Lucian K. Truscott IV, a graduate of West Point, has had a 50-year career as a journalist, novelist, and screenwriter. He has covered Watergate, the Stonewall riots, and wars in Lebanon, Iraq, and Afghanistan. He is also the author of five bestselling novels. You can subscribe to his daily columns at and follow him on Twitter @LucianKTruscott and on Facebook at Lucian K. Truscott IV.

Reprinted with permission from Lucian Truscott Newsletter

Mastriano Launches Anti-Semitic Attack On Shapiro For Attending Jewish Schools

Pennsylvania Republican gubernatorial nominee Doug Mastriano is once again under fire for making what critics are saying were anti-Semitic comments after he attacked his Democratic rival, Pennsylvania Attorney General Josh Shapiro, for attending private schools as a child.

Reporter Jacob Kornbluh of The Forward tweeted video of Mastriano saying at a campaign event on Wednesday: "This is something Josh Shapiro can't relate to. He grew up in a privileged neighborhood, attended one of the most privileged schools in the nation as a young man — not college, I'm talking about as a kid — sending his four kids to the same privileged, exclusive, elite school ... we talk about him having disdain for people like us. We saw that."

While Mastriano didn't mention specifically in the speech that the schools Shapiro attended are Jewish, critics say the references act as dogwhistles for Mastriano's audiences.

"Josh went to a Jewish school. This is Mastriano screaming 'Jew' at him," tweeted journalist David Sirota.

University of Chicago Divinity School scholar of Judaic studies Joel Swanson noted: "This 'privileged, exclusive, elite school' to which Josh Shapiro sent his children was a Jewish day school. We all know what Doug Mastriano means by this."

Shapiro attended two private Jewish day schools in suburban Philadelphia, and he and his family are practicing Conservative Jews, members of one of a number of branches of Judaism, following kosher dietary laws and observe other Jewish practices.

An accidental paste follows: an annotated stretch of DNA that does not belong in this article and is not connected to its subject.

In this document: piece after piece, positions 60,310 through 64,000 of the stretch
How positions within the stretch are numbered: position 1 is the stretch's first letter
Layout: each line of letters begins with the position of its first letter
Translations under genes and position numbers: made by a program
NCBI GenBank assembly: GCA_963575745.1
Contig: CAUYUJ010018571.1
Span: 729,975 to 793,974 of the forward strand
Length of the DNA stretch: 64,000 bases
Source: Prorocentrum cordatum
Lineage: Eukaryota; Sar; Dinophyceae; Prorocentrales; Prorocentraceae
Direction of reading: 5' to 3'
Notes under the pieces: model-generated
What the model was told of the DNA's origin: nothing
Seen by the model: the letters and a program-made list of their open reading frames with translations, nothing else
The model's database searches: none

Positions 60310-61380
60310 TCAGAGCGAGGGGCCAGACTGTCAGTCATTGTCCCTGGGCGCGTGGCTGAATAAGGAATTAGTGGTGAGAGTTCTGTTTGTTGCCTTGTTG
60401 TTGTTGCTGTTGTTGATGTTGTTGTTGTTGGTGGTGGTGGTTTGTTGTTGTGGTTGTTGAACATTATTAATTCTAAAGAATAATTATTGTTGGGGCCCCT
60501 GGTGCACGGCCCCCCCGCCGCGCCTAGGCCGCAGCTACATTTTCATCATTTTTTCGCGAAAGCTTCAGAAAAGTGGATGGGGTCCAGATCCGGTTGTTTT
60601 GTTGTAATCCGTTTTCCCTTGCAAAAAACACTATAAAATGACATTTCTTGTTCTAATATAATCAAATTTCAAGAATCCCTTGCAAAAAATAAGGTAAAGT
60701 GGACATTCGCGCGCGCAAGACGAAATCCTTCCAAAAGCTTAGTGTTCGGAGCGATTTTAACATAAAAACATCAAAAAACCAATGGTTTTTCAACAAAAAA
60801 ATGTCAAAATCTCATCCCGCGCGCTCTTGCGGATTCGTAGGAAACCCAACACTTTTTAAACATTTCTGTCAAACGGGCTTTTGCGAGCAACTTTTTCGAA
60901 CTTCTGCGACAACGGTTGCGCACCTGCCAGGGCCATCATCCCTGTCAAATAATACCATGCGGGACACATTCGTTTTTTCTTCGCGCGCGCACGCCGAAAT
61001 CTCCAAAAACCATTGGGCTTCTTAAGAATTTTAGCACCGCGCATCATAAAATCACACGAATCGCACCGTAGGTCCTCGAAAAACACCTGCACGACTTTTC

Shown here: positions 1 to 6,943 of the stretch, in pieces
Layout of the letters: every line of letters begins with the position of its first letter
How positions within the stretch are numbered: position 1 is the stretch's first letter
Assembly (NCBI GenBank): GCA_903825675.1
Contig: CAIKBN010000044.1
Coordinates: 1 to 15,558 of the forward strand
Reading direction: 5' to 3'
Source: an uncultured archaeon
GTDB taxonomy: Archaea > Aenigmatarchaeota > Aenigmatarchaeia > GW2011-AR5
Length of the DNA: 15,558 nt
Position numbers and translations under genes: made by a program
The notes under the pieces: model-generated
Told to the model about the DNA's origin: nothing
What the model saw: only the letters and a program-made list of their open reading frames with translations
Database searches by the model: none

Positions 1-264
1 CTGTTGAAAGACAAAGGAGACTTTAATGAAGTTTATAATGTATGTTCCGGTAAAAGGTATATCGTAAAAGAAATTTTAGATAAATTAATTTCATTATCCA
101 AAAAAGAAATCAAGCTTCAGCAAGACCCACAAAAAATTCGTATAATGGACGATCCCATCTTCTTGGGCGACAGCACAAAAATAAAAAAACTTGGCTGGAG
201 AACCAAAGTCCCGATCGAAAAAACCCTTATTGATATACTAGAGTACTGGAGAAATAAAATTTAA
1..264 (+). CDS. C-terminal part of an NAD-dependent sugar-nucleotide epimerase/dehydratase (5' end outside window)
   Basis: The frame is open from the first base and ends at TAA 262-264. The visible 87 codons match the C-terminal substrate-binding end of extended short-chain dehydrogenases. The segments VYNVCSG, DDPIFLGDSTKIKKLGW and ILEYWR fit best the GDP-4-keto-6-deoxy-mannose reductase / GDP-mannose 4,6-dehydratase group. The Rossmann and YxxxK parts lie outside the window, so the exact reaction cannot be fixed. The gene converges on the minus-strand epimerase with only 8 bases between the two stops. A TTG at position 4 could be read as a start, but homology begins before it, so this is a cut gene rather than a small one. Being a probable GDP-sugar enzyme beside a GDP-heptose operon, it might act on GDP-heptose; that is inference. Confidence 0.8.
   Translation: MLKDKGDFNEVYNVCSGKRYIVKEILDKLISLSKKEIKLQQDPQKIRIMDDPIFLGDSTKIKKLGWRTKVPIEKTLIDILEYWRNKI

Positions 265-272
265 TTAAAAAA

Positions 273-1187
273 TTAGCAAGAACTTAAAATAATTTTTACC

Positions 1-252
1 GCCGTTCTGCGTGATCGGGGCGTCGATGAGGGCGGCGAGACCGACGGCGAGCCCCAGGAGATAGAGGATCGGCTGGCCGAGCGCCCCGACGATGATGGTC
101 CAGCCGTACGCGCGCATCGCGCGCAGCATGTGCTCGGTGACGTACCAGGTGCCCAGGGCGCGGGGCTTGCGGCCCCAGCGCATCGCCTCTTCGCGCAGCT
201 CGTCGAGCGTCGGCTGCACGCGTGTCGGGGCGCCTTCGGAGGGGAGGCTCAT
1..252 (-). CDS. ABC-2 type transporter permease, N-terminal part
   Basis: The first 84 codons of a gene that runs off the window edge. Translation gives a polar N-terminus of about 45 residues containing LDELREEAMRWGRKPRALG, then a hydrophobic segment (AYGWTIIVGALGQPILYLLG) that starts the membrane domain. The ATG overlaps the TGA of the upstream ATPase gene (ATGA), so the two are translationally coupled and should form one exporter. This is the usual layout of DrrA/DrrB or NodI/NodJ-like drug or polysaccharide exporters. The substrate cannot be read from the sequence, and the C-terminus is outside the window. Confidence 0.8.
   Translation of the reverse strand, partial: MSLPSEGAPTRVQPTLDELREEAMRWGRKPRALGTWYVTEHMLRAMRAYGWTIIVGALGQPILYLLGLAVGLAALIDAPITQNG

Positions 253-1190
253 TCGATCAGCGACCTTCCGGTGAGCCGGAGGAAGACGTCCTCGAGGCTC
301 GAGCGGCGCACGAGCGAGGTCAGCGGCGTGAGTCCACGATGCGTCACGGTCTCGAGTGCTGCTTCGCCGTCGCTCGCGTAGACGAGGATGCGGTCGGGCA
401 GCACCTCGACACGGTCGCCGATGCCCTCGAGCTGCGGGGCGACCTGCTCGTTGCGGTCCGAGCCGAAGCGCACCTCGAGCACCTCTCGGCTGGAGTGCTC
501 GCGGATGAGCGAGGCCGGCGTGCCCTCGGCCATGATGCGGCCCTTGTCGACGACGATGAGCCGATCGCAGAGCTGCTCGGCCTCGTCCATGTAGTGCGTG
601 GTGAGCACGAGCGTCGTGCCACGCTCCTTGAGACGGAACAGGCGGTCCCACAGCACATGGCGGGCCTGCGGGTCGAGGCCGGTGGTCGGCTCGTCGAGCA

Mastriano is a Christian nationalist who has a long history of making anti-Semitic comments.

On multiple occasions, Mastriano has compared political issues in the United States to the Holocaust, the genocidal slaughter during World War II of 6 million Jews and millions of other members of social groups considered unworthy of living by the Nazi regime in Germany.

Mastriano has shared posts on social media that say abortion is "so much" worse than the Holocaust. He reacted to the firing of an actor from a television show over her own comparison of abortion to the Holocaust by posting on Feb. 11, 2021: "Mandalorian star Gina Carano is absolutely correct. The Cancel Culture mob is behaving like its [sic] 1930s Germany." In June 2020 he posted a meme comparing the preservation of the Auschwitz concentration camp as a memorial and a reminder to refusing to remove statues honoring Confederate soldiers that were erected long after the Civil War.

Mastriano has also as recently as last month falsely accused George Soros, the Jewish philanthropist whose family survived the Holocaust, of working with the Nazis during the war.

Mastriano paid thousands of dollars to recruit campaign supporters through the social media website Gab, a haven for anti-Semites and neo-Nazis, including the man who will stand trial on charges of carrying out the mass shooting at the Tree of Life synagogue in Pittsburgh in 2018.

Jewish leaders have condemned Mastriano for his anti-Semitism, and Shapiro has featured those criticisms in campaign ads.

Mastriano has tried to blunt the criticism by noting that he had a man who goes by the name "Pastor Don" blow a shofar, a ram's horn trumpet used in Jewish rituals, at one of his campaign events. That in itself drew criticism from Jewish groups, who decry the appropriation of Jewish ritual and symbolism by some Christians for their own purposes.